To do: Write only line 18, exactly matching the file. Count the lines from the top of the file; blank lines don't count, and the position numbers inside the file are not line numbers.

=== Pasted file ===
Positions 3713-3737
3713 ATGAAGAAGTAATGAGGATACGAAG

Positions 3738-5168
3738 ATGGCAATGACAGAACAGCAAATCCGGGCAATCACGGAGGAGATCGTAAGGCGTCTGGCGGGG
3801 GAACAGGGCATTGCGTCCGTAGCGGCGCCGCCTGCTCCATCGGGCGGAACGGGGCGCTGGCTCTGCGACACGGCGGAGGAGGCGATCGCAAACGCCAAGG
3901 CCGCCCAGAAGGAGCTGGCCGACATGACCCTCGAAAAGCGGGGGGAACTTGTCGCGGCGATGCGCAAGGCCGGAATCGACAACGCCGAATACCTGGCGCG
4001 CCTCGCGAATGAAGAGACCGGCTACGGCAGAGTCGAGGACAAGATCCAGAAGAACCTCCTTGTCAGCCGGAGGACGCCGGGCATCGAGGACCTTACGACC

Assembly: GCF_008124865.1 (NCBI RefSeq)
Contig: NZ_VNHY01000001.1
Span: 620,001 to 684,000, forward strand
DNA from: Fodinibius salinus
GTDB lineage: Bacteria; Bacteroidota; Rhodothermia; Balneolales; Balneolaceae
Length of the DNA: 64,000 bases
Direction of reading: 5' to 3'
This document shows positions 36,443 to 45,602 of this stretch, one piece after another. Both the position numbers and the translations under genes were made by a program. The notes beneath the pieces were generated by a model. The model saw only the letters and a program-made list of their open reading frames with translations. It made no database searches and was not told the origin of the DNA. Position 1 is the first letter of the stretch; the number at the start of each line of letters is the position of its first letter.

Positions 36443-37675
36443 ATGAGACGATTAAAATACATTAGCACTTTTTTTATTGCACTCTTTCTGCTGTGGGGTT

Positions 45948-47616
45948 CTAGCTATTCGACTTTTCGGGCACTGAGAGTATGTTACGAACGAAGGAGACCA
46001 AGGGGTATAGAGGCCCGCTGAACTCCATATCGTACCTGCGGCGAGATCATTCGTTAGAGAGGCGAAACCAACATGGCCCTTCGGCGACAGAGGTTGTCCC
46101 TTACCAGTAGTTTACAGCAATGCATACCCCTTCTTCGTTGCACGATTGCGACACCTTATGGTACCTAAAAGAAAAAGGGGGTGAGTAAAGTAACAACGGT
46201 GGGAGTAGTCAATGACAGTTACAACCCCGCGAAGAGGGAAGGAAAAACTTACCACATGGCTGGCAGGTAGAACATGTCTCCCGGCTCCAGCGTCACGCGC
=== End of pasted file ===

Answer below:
Positions 45948-47616